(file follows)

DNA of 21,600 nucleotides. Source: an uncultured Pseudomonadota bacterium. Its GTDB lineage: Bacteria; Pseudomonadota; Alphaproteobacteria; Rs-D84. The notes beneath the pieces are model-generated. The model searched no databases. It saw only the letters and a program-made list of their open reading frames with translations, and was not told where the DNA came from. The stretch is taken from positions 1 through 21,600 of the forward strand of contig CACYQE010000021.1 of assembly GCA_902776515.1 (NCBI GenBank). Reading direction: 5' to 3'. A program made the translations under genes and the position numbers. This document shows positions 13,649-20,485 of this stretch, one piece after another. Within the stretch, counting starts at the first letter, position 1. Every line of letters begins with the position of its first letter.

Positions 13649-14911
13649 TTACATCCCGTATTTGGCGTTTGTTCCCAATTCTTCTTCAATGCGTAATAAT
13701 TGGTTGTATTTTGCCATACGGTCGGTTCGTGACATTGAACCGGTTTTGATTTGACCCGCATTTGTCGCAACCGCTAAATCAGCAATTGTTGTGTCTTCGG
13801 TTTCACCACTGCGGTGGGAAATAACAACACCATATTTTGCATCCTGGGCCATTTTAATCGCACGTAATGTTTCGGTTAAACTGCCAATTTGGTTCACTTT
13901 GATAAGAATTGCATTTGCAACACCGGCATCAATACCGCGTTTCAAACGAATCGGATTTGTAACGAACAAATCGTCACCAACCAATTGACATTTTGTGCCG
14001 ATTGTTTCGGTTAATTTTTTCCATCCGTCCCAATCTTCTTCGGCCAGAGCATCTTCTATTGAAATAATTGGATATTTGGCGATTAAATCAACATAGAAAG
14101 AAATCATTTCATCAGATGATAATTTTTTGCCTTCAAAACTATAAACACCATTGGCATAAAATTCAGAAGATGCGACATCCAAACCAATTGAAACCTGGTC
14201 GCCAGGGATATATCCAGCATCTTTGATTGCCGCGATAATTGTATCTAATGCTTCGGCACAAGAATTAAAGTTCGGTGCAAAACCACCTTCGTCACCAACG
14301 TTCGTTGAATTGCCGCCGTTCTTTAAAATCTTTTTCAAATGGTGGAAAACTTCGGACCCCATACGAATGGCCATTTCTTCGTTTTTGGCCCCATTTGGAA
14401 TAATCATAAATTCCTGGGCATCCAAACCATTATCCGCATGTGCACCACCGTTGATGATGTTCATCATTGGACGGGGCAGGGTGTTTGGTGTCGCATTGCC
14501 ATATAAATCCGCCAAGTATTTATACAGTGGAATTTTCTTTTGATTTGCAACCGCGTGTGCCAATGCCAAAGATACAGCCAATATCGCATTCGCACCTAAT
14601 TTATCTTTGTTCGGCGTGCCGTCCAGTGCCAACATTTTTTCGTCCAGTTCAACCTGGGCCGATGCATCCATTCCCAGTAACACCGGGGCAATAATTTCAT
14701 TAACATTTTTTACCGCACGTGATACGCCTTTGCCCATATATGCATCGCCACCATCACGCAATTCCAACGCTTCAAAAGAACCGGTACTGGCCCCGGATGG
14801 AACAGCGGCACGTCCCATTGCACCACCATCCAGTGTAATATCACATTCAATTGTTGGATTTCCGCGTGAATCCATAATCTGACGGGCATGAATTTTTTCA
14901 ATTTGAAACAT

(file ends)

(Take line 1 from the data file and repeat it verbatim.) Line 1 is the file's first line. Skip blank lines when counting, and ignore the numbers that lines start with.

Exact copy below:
DNA of 21,600 nucleotides. Source: an uncultured Pseudomonadota bacterium. Its GTDB lineage: Bacteria; Pseudomonadota; Alphaproteobacteria; Rs-D84. The notes beneath the pieces are model-generated. The model searched no databases. It saw only the letters and a program-made list of their open reading frames with translations, and was not told where the DNA came from. The stretch is taken from positions 1 through 21,600 of the forward strand of contig CACYQE010000021.1 of assembly GCA_902776515.1 (NCBI GenBank). Reading direction: 5' to 3'. A program made the translations under genes and the position numbers. This document shows positions 13,649-20,485 of this stretch, one piece after another. Within the stretch, counting starts at the first letter, position 1. Every line of letters begins with the position of its first letter.